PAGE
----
The Hoosier state will celebrate its two hundredth birthday in a few short years. We do not yet know the identity of Indiana’s bicentennial governor, but we can be sure that he or she will want to know what the state did to mark its one hundredth birthday in 1916.
The man who presided over that milestone, Governor Samuel M. Ralston, left a noteworthy legacy.
In his January 1915 “State of the State” address to the General Assembly, Ralston noted the approaching anniversary and asked the legislators to create a centennial commission and to “appropriate $25,000 for a public celebration ‘in keeping with the dignity of the state.’” The legislature created a historical commission consisting of the governor, Indiana University history professor James A. Woodburn, director of state archives Harlow Lindley, and six members to be appointed by the governor. The commission’s duties were to plan the centennial celebration, and to “collect, edit, and publish materials” about the state’s history.
The members of the commission launched a statewide public awareness campaign: they wrote articles for newspapers and magazines, published a weekly newsletter, organized banquets and dinners, and gave speeches in front of church groups, historical societies, social clubs, and commercial and civic organizations. The commission sponsored commemorative songs and poems, placed markers on historic highway trails, and presided over local ceremonies and pageants all around the state.
But two groups in particular saw a golden opportunity in the centennial celebration: conservationists and the good roads movement. Advocates for state parks used the occasion to push the state to acquire land in what are now Turkey Run State Park in Parke County and McCormick’s Creek State Park in Owen County. In the early twentieth century, lumber companies regularly harvested Hoosier forests, and conservationists such as Juliet V. Strauss and Richard Lieber recognized that large acreages of magnificent trees and scenic beauty would soon be lost unless the state acted quickly.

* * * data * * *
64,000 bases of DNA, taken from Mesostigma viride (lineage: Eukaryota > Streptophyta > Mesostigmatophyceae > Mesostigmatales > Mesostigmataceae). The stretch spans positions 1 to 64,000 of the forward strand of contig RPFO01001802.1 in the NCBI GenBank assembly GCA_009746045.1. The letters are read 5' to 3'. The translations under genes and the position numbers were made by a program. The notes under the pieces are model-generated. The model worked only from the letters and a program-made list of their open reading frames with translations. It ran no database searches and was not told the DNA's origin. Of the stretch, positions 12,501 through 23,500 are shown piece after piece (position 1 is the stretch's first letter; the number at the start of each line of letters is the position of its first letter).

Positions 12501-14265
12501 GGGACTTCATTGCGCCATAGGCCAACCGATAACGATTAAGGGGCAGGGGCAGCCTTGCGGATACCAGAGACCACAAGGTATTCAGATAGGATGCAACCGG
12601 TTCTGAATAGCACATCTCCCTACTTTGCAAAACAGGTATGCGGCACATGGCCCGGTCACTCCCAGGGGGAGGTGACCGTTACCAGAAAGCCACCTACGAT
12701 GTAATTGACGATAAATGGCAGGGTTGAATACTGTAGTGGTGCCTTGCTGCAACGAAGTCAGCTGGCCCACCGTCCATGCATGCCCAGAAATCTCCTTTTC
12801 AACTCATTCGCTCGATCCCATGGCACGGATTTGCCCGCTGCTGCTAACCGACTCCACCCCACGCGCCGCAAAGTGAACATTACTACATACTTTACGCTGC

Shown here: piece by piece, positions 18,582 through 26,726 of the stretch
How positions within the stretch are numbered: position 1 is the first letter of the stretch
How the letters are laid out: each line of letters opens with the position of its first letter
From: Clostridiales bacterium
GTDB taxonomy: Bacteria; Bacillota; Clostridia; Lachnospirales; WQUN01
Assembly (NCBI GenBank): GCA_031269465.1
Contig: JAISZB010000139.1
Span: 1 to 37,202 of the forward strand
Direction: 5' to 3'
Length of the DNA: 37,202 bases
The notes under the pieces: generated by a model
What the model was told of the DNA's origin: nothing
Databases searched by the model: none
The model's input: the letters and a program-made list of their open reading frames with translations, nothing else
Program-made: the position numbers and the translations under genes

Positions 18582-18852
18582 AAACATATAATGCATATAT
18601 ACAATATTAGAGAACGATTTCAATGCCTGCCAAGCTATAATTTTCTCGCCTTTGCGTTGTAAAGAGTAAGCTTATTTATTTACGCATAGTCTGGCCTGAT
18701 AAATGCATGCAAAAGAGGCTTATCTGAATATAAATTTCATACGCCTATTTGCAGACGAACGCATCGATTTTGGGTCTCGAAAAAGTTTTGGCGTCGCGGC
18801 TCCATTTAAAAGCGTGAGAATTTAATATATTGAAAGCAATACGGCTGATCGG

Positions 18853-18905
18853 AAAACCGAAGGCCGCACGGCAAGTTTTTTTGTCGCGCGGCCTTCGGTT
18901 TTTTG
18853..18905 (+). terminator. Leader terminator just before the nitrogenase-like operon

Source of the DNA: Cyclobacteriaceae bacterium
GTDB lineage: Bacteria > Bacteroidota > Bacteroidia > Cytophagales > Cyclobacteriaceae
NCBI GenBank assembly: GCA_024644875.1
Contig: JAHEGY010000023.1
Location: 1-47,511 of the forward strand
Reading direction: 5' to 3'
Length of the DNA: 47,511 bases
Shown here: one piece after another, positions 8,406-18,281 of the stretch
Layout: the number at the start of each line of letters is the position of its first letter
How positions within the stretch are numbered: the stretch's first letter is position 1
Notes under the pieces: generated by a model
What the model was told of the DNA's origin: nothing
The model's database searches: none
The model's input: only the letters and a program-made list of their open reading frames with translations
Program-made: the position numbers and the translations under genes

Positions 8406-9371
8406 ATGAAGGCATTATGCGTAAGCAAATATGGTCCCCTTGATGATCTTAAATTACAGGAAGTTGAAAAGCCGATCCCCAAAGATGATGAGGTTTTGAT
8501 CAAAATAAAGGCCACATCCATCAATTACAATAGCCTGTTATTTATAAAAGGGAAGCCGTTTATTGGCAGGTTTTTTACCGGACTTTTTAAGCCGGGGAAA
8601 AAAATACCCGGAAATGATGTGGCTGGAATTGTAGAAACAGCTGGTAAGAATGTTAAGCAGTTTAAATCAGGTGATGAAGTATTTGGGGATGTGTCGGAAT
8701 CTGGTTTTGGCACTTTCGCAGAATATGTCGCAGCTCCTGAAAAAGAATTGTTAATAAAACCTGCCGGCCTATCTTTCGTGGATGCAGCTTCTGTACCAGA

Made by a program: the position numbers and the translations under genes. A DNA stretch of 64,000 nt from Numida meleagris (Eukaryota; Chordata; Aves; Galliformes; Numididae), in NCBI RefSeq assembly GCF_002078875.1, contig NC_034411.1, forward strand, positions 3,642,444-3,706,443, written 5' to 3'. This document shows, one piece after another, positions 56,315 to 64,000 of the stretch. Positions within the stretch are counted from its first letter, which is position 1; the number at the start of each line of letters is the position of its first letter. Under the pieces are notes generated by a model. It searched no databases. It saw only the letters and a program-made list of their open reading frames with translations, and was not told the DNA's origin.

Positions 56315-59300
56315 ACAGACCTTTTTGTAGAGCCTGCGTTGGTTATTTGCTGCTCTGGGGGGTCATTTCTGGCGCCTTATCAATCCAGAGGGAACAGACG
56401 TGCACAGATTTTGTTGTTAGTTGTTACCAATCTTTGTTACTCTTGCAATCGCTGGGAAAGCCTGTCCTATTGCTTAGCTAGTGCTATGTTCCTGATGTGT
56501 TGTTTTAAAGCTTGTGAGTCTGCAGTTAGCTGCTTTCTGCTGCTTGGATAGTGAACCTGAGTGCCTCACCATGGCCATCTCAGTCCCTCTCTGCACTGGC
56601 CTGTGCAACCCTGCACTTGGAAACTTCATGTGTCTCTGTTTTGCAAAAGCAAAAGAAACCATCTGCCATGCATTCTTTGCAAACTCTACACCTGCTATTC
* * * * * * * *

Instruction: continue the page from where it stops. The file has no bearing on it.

Lieber met personally with Governor Ralston in 1915 and urged him to “create a system of state parks as a permanent memorial of the centennial celebration.” The governor and the Historical Commission supported the idea, and Lieber and his fellow advocates embarked on a public education campaign. The campaign was able to raise private donations, including a huge contribution from the Indianapolis Motor Speedway Association, in order to buy the Turkey Run land from the Hoosier Veneer Company for $40,200 in November 1916. The state park committee was able to purchase the McCormick’s Creek land for $5,250 from a private estate.
The Hoosier centennial also sparked widespread interest in the good roads movement. Many of the state’s rural citizens needed to be convinced that everyone in the state –not just city drivers—would benefit from a coordinated, supervised, and maintained network of good-quality county and state roads. The governor proclaimed October 12, 1916 “Centennial Highway Day” and invited President Woodrow Wilson to speak. The president gave a “lengthy address” on the benefits of good roads to thousands of Hoosiers gathered in the coliseum at the state fair grounds. Wilson’s visit was a success. The centennial provided momentum for the Dixie Highway to make its way through Indiana. In 1916, a celebration in Martinsville marked the opening of the highway from Indianapolis to Miami.
The Hoosier state’s bicentennial will have an impressive legacy to live up to, thanks in part to the leadership of Governor Samuel Ralston.
A Moment of Indiana History is a production of WFIU Public Radio in partnership with the Indiana Public Broadcasting Stations. Research support comes from Indiana Magazine of History published by the Indiana University Department of History.
IMH Source Article: Suellen M. Hoy, “Governor Samuel M .Ralston and Indiana’s Centennial Celebration,” Indiana Magazine of History 71, no. 3 (Sep. 1975): 245-266.